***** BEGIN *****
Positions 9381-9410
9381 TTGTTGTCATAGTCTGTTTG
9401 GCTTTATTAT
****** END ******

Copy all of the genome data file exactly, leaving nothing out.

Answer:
Positions 9381-9410
9381 TTGTTGTCATAGTCTGTTTG
9401 GCTTTATTAT